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Dakota Road (1992)

A sensitive drama about a farm labourer's abused daughter who fantasises about the officers of the local U.S. Air Base to escape the guilt and hypocrisy of everyday life. But her dreams of ... See full summary »


Nick Ward


Nick Ward
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Credited cast:
David Bamber ... Man on the Train
Amelda Brown Amelda Brown ... Maud Cross
Jason Carter ... Raif Benson
Charlotte Chatton ... Jen Cross
Alexis Denisof ... Jacob
Alan Howard ... Alan Brandon
Rachel Scott Rachel Scott ... Amy Cross
Matthew Scurfield ... Bernard Cross
Liz Smith ... Joan Benson
David Warrilow David Warrilow ... Douglas Stonea


A sensitive drama about a farm labourer's abused daughter who fantasises about the officers of the local U.S. Air Base to escape the guilt and hypocrisy of everyday life. But her dreams of glamour and excitement are shattered when she is seduced by a pilot, setting in motion a chain of events... Written by Anonymous

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Release Date:

17 July 1992 (UK) See more »

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References Top Gun (1986) See more »

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User Reviews

Hell can Exist in the most Heavenly of Places
26 December 2009 | by crossradSee all my reviews

Having spent some time myself beneath, and also flying in, the vast skies of East Anglia, I can confirm that this film has captured the setting faithfully. Not just the stunning visual panoramas of vast open fields, but the almost medieval relationship which still exists between landowner and farm labourer. The characters are typical of the landscape but not stereotypical - in fact they are presented with considerable depth and there are some surprises. The overriding theme seems to be of a rural way of life under attack almost to extinction. A remote area it may be, but modern attitudes to sex and the environment must reach there eventually. But the ability of the characters to respond to these issues is severely limited by the harsh economic realities of life. It seems that they are living in a straitjacket so unbearable that their only escape is to retreat into themselves so that they don't communicate. At times I found myself trying to will one of the Crosses to open up and meet Bernard half way when he tries to talk to them.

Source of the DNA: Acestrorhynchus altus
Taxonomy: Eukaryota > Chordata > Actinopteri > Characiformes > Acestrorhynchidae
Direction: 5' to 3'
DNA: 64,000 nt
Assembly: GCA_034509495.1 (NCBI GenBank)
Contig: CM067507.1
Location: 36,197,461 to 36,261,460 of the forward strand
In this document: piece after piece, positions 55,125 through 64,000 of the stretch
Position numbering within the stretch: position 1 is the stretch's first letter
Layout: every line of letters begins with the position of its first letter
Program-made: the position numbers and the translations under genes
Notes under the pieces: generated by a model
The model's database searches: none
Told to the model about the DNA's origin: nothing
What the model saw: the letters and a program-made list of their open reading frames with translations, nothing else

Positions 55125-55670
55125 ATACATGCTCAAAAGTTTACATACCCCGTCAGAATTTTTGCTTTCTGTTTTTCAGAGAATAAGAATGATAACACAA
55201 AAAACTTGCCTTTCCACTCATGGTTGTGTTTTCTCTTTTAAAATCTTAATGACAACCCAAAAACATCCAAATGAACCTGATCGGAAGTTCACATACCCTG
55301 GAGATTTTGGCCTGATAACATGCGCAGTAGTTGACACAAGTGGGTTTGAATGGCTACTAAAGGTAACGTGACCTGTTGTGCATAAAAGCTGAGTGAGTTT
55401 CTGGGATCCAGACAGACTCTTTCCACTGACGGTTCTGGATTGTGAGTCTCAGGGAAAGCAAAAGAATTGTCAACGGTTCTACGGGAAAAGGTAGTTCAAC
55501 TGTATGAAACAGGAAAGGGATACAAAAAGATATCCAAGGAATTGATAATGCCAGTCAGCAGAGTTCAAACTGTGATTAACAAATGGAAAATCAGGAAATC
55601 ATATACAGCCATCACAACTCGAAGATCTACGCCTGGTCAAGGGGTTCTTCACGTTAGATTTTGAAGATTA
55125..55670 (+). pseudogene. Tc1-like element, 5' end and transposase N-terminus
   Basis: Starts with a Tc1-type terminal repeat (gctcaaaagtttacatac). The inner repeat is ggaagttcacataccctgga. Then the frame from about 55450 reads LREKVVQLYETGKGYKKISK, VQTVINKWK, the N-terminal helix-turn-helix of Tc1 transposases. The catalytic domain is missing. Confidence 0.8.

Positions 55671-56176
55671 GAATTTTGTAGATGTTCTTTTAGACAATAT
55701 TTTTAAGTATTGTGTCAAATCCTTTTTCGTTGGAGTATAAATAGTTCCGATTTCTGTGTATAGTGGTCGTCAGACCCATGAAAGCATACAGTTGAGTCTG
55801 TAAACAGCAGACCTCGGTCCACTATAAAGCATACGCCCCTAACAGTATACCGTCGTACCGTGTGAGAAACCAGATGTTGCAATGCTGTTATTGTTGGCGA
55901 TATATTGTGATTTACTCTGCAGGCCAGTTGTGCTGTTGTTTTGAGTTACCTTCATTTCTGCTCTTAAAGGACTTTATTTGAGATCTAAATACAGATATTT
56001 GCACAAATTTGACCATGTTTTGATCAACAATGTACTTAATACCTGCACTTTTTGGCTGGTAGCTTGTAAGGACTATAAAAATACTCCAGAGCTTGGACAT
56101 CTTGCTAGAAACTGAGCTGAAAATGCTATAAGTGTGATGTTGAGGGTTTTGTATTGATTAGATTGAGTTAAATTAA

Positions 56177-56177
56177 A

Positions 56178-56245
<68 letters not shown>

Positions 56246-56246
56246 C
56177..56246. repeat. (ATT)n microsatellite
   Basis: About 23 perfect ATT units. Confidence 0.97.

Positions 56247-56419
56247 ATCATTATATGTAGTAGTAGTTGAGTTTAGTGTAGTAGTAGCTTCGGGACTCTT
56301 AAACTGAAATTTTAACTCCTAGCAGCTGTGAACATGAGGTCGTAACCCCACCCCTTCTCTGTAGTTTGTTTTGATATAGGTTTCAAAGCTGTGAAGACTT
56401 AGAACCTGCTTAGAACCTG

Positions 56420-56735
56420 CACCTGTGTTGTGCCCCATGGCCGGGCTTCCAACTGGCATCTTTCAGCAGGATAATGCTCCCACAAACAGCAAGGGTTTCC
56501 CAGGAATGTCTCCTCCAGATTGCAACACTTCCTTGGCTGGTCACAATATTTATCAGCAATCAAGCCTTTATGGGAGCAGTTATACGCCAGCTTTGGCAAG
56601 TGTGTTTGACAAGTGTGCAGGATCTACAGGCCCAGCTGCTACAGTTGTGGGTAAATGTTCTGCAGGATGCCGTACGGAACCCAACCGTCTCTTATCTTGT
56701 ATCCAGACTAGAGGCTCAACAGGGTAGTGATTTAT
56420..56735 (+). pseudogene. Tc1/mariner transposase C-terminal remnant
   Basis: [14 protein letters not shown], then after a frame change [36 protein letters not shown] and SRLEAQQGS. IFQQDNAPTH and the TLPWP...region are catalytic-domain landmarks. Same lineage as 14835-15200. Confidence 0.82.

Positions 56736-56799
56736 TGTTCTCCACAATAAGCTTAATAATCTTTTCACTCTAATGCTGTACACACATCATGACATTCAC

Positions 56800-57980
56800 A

Most people in the UK struggle to afford a home large enough for themselves and their possessions, so it is something of a shock to see the Cross family who can only afford to sparsely furnish their tied cottage. This film has stunning cinematography, not only outside, but in scenes inside the Cross's home, where natural evening light and artificial light are mixed to link up the inside and outside. For many of us the idea of all this space both inside and out seems like heaven, but this film shows us how hell can exist in the most heavenly of surroundings.

I think this film succeeds on many levels, with plot twists which are unexpected yet are deeply rooted and consistent with the underlying theme. It is structured as strictly linear narrative which allows the viewer to become completely absorbed in the story (no bits of text coming up saying "Six Months Earlier" for example). The acting is very realistic, and it is filmed in a very professional and watchable style. Still very relevant, I agree with other commentators that this film should have had more exposure. Can we have another viewing on TV please? Or even a DVD?

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